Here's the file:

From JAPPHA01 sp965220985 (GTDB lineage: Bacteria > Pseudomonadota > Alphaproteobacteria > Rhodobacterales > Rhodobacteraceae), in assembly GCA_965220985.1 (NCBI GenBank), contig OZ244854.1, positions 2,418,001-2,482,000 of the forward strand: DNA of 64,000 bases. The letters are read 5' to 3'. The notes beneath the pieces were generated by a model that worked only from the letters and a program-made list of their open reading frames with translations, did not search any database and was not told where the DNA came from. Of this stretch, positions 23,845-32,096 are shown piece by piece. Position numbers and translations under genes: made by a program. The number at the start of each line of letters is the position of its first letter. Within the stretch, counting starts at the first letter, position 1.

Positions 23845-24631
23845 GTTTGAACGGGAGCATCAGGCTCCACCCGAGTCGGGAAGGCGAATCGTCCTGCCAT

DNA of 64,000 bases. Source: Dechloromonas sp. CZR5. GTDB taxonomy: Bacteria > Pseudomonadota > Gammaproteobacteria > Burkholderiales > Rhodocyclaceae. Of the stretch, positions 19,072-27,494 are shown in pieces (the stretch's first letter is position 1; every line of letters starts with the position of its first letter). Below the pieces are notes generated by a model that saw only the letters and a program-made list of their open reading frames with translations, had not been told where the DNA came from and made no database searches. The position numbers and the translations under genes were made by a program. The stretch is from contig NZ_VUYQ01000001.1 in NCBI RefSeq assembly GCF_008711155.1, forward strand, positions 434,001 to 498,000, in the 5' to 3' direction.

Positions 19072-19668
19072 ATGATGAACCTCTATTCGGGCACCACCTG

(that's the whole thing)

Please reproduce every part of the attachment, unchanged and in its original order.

From JAPPHA01 sp965220985 (GTDB lineage: Bacteria > Pseudomonadota > Alphaproteobacteria > Rhodobacterales > Rhodobacteraceae), in assembly GCA_965220985.1 (NCBI GenBank), contig OZ244854.1, positions 2,418,001-2,482,000 of the forward strand: DNA of 64,000 bases. The letters are read 5' to 3'. The notes beneath the pieces were generated by a model that worked only from the letters and a program-made list of their open reading frames with translations, did not search any database and was not told where the DNA came from. Of this stretch, positions 23,845-32,096 are shown piece by piece. Position numbers and translations under genes: made by a program. The number at the start of each line of letters is the position of its first letter. Within the stretch, counting starts at the first letter, position 1.

Positions 23845-24631
23845 GTTTGAACGGGAGCATCAGGCTCCACCCGAGTCGGGAAGGCGAATCGTCCTGCCAT

DNA of 64,000 bases. Source: Dechloromonas sp. CZR5. GTDB taxonomy: Bacteria > Pseudomonadota > Gammaproteobacteria > Burkholderiales > Rhodocyclaceae. Of the stretch, positions 19,072-27,494 are shown in pieces (the stretch's first letter is position 1; every line of letters starts with the position of its first letter). Below the pieces are notes generated by a model that saw only the letters and a program-made list of their open reading frames with translations, had not been told where the DNA came from and made no database searches. The position numbers and the translations under genes were made by a program. The stretch is from contig NZ_VUYQ01000001.1 in NCBI RefSeq assembly GCF_008711155.1, forward strand, positions 434,001 to 498,000, in the 5' to 3' direction.

Positions 19072-19668
19072 ATGATGAACCTCTATTCGGGCACCACCTG